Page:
Cataract Surgery in Brooklyn, New York
What Are Cataracts?
Your eye has a clear lens through which light passes, allowing you to see. When this lens loses its transparency, the cloudy tissue that develops is known as a cataract. Cataracts cause progressive, painless loss of vision.
What Causes Cataracts?
No one is exactly sure what causes cataracts. In younger people, cataracts can result from injury, certain medications, or illnesses such as diabetes. Prolonged exposure to ultraviolet light may also play a role in the formation of cataracts. Additionally, studies have shown that people who smoke cigarettes have a higher risk of developing cataracts than nonsmokers.
Who Do Cataracts Typically Affect?
People over the age of 55 usually see a gradual reduction of vision. This is due to a natural clouding of lenses in your eye.
Although cataracts usually develop without apparent pain, some indications that a cataract may be forming are:
- Blurred or hazy vision
- Double vision
- Poor vision in bright light
- Seeing halos around lights
- Yellowish tinged vision
- Night vision difficulty
Why Get Cataract Surgery?
If visual impairment interferes with your ability to read, work, or do the things you enjoy, then you should consider cataract surgery. This surgery is relatively painless and is one of the most frequently performed surgical procedures in the United States. It has a very high success rate; more than 98 percent of patients who undergo the surgery are able to regain useful vision.
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Frequently Asked Questions
How Do I Prepare For My Cataract Surgery?
What Are Intraocular Lenses? (IOLs)
Intraocular lenses, or IOLs, are the artificial lenses that replace the eye’s natural lens when it is removed during cataract surgery. IOLs have been around since the mid-1960s, but were not approved by the U.S. Food and Drug Administration until 1981. Before that, if you had cataracts removed, you had to wear very thick eyeglasses or special contact lenses to see afterward, since the natural lens that had been removed wasn’t replaced with anything.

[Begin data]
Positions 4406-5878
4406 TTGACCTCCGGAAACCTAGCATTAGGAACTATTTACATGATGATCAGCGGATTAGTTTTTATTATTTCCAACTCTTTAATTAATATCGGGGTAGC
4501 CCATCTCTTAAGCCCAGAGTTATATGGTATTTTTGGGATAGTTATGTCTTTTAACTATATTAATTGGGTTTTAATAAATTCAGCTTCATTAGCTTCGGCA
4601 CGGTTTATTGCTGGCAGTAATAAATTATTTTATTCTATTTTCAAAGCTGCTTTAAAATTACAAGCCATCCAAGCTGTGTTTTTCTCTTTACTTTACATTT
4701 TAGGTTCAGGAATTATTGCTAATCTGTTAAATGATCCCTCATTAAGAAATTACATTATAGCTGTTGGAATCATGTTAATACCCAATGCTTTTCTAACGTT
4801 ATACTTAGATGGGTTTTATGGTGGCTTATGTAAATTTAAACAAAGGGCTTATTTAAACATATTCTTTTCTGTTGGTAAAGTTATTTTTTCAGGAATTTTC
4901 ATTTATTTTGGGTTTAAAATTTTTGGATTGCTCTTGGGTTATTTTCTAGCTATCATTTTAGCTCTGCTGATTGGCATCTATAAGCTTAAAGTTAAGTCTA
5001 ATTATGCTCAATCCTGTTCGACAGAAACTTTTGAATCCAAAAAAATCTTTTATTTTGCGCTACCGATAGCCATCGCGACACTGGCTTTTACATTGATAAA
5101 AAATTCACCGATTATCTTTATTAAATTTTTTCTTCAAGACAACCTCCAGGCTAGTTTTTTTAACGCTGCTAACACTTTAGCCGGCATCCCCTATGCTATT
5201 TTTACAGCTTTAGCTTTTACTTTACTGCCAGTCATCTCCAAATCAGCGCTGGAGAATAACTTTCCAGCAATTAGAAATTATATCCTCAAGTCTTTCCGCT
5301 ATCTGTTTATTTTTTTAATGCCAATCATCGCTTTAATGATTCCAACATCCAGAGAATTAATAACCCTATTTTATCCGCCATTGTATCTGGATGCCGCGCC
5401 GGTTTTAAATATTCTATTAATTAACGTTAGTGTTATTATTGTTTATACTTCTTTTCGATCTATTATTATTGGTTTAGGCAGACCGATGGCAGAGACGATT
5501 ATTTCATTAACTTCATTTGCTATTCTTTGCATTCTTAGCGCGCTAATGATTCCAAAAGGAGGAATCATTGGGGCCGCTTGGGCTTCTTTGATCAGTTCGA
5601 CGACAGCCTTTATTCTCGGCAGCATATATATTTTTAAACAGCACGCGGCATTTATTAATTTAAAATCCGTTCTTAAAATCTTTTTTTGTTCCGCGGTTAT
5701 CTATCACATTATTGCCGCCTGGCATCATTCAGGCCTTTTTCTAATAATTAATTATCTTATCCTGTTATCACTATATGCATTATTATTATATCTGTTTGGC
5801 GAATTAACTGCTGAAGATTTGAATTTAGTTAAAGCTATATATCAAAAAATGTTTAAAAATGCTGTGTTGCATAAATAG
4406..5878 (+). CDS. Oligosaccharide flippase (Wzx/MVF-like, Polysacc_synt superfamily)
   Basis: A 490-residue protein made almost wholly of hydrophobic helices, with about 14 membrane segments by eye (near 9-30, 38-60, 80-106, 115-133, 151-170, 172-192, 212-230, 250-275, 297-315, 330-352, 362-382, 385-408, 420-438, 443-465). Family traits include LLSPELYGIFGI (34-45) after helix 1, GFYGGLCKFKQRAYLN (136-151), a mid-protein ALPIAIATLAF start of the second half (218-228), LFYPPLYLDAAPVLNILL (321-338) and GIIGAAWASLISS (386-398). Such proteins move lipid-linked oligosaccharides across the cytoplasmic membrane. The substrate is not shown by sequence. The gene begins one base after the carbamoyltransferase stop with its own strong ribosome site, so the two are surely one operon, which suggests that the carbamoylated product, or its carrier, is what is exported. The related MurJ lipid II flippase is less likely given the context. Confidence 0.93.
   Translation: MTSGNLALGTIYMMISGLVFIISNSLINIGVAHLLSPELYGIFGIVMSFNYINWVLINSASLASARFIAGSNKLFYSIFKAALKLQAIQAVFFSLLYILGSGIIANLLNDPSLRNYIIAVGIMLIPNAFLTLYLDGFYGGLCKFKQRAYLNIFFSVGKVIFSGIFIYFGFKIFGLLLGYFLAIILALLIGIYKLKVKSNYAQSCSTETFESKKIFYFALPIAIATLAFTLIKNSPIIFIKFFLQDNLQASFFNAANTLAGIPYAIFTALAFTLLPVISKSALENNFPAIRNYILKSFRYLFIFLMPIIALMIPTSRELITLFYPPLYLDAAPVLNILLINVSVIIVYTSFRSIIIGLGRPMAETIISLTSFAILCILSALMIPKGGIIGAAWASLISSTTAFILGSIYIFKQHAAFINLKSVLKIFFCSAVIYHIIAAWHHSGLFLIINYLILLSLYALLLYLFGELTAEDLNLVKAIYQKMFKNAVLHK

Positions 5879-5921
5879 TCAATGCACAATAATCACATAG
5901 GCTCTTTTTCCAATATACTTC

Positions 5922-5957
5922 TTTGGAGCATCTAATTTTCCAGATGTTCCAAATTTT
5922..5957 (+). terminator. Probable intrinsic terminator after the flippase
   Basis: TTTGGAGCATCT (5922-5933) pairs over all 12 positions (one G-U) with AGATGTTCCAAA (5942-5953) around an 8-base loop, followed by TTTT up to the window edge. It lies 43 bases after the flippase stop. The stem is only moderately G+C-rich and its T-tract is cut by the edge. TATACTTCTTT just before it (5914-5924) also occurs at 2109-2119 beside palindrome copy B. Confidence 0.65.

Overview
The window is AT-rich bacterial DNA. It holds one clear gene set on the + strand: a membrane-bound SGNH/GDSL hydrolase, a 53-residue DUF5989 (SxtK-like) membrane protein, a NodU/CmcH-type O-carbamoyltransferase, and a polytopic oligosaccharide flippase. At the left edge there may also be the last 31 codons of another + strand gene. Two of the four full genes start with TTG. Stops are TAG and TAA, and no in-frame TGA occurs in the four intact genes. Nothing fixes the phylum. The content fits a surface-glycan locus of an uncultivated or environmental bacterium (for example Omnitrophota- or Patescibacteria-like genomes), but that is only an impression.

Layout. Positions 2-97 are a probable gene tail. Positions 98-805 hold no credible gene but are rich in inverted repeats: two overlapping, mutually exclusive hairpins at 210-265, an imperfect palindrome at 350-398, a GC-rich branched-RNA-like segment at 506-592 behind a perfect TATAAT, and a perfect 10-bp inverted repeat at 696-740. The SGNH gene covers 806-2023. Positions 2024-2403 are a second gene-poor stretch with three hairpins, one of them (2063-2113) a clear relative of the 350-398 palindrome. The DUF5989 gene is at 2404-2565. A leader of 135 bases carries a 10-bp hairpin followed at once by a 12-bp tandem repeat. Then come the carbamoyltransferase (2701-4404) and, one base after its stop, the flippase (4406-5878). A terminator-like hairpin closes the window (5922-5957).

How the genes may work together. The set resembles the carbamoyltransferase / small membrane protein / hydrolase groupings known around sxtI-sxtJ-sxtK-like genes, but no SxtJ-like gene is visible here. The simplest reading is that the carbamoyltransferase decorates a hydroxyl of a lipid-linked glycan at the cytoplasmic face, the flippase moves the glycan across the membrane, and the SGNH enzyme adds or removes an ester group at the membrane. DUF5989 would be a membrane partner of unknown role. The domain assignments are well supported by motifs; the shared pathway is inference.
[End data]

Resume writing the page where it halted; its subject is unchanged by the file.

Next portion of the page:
Until recently, every lens implant acted simply like a fixed-focus lens, allowing a person to see well either at a distance or close up but not both. Most of the time, people who receive these simple implants need reading glasses for close work.
New premium lens implants, such as multifocal lenses and extended range of vision lenses, can provide both reading and distance vision without glasses for people undergoing cataract or refractive lens implant surgery. Additionally, with modern improvements, premium lenses are also available to those with astigmatism. Each of the implants work in slightly different ways, and not all implants are right for all patients. Your eye surgeon will help you make an informed decision about which implant will work best to provide a lifetime of clear vision for you.
Check out this vision simulator that can show you what kind of vision to expect from different conditions and different lens implants.